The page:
The Alzheimer’s and Sugar Connection

There are plenty of good reasons why you want to kick sugar out of your life, but keeping your brain intact is the latest and maybe the most important.


Most people will agree that one of their greatest fear is death, but what people fear even more than dying is the loss of their mental capabilities. No one wants to forget loved ones and cherished memories, not to mention forgetting how to tie their shoes, or needing help to go to the bathroom.

While the exact reasons why we get Alzheimer’s disease remain a mystery, scientist have recently made astounding discoveries that point to a connection between Alzheimer’s and sugar consumption. If the bulk of Alzheimer’s disease can be blamed on eating sugars and foods that act like sugar, then we have a great opportunity to avoid the mental decay we see so often in the elderly.

New Alzheimer’s Discoveries

Scientists have discovered some pretty interesting things about people with Alzheimer’s.

First, scientists discovered that the brain produces insulin. This is astounding because it was previously thought that the only place in the body that produce insulin was the pancreas. What’s more, the amount of insulin in the brain produces plummets in Alzheimer’s patients as the disease progresses. In fact, on of the signs of the beginning of the disease is a noticeable drop in brain insulin. Scientists are beginning to wonder if the progression of the disease can actually be measured by the amount of brain insulin.

These findings point to the possibility of insulin resistance developing in the brain separate from the rest of the body.

Insulin is a hormone and it doesn’t travel alone in the brain. There are other chemicals in the brain known as insulin-like growth factors  and these also decrease when insulin decreases. It is the absence of these insulin-like growth factors that are thought to lead to brain cell death, and the brain cell death occurs especially in areas responsible for memory such as the hippocampus and hypothalamus.

Alzheimer’s Sugar Connection

It has long been known that people with diabetes have a greater chance of getting Alzheimer’s disease, but these new studies are the first to show that there may be a closer relationship between sugar and Alzheimer’s disease. For puzzling reasons, the two diseases are interrelated, but not the same disease. Some people who have diabetes don’t get Alzheimer’s and some people with Alzheimer’s disease don’t have diabetes.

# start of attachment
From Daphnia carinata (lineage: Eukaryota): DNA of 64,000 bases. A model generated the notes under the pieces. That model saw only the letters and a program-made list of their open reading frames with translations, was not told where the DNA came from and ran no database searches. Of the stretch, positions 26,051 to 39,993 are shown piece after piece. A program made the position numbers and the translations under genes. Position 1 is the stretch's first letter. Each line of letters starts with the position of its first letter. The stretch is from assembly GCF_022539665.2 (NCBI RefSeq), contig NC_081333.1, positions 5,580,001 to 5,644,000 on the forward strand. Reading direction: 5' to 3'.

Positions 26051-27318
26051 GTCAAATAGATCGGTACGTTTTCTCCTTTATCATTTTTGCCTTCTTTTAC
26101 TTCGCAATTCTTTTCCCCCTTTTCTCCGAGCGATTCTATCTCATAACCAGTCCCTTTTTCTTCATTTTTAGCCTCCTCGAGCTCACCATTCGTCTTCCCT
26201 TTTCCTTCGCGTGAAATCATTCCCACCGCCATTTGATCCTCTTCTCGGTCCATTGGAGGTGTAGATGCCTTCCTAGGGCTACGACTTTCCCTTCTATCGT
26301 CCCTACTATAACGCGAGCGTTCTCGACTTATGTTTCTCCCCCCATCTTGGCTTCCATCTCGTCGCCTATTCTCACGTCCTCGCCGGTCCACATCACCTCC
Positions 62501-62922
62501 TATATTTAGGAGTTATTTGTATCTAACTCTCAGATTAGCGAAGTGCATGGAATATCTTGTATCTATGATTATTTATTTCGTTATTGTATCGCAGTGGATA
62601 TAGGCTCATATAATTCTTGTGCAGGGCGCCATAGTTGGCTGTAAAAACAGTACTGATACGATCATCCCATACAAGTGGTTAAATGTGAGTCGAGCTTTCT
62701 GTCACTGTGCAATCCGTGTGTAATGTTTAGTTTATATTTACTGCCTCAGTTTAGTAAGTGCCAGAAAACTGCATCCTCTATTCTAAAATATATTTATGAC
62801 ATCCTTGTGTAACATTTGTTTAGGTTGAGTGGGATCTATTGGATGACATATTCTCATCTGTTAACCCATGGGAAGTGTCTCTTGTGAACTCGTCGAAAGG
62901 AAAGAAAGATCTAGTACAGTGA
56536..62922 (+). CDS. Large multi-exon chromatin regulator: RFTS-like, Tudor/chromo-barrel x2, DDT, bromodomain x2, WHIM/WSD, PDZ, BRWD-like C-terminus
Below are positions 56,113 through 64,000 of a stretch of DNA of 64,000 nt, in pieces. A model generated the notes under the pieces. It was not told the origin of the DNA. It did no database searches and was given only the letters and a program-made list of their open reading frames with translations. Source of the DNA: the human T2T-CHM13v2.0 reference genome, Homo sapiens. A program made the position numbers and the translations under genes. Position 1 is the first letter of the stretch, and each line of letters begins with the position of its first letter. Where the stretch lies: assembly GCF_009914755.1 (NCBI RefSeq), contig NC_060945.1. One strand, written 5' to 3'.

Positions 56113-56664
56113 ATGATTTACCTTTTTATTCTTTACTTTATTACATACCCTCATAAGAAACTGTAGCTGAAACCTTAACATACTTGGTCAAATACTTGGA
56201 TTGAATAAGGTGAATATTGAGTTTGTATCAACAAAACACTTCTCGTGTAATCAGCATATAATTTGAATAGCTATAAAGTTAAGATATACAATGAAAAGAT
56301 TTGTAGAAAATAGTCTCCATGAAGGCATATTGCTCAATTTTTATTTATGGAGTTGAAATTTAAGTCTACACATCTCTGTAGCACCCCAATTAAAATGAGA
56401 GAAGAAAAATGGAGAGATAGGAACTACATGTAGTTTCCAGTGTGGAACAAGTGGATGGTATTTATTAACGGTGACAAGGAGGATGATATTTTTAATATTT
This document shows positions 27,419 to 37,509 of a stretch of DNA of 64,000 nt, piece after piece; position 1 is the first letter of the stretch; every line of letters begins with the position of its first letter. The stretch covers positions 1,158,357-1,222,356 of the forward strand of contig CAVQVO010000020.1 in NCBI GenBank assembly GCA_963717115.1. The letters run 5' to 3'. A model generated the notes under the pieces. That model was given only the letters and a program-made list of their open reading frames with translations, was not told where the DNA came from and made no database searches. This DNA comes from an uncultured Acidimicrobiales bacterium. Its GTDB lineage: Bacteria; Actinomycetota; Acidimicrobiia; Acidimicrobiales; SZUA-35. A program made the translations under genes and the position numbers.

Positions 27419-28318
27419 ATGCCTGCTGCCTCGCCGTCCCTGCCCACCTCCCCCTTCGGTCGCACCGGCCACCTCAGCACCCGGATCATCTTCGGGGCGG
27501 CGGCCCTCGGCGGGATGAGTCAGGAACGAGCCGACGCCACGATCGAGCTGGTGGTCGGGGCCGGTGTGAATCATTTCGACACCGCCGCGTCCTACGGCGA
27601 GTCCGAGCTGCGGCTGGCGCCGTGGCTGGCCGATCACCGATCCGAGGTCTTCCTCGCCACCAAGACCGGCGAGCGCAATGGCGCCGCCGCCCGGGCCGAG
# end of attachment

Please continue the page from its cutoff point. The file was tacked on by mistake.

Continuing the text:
The key question is what causes insulin to drop in the brain? If insulin production in the brain is similar to what happens to the rest of the body, then the drop in insulin is due to an overworked system that is constantly overloaded with too much blood sugar.

Avoid the Inevitable

There are so many diseases we see as inevitable: heart disease, cancer, dementia, arthritis. If you are growing old, you are bound to get one or all of those diseases.

It doesn’t have to be that way! You can avoid a majority of those diseases (including Alzheimer’s) by choosing the foods you eat wisely. The best way to stop or reduce sugar is to take my 30 Sugar Free Days Challenge. It is a great program that leads you from your current high sugar path to a healthier path.


Since I originally wrote this article, new information has come to light.

Not only is sugar destroying our brains but there are proteins inside grains (especially wheat and especially gluten) that have a dramatic impact on the way we think and how healthy our brains are. I’ll be writing a new post about it sometime soon, but for now take a look at this book:Grain Brain: The Surprising Truth about Wheat, Carbs, and Sugar–Your Brain’s Silent Killers


  1. I’m wondering what can I give as a sugar substitute? my patient already liss her sight, hearing can hardly get around and the only real joy she has id,enjoying her food. while ii found recipies I can yse, she enjoys hit tea so can I use coconut sugar or palm sugar or almond sugar instead of white?

    1. Hi Lynetta,

      All of those sugars (coconut, palm, almond) act exactly like white sugar. You can try stevia, but I’m not a big fan of stevia either. When you remove sugar from someone’s diet, they often have a hard time, but then they adjust.

      Dr. Scott

  2. I care for alzheimer’s patients. All of them have an insatiable appetite for sweets. I wonder if this is because their brains are craving energy, since they cannot access ketones for the primary fuel for their brains, since their brains are insulin resistant.

    1. Beckah,

      Yes, they are craving sugars because their brains are not getting enough energy. It is hard to say which came first, though: could the people who crave sugar all the time be the ones who end up with Alzheimer’s? Actually, switching to ketones (like coconut oil) seems to help because it provides an alternative energy source.

      Good luck in your work!

      Dr. Scott

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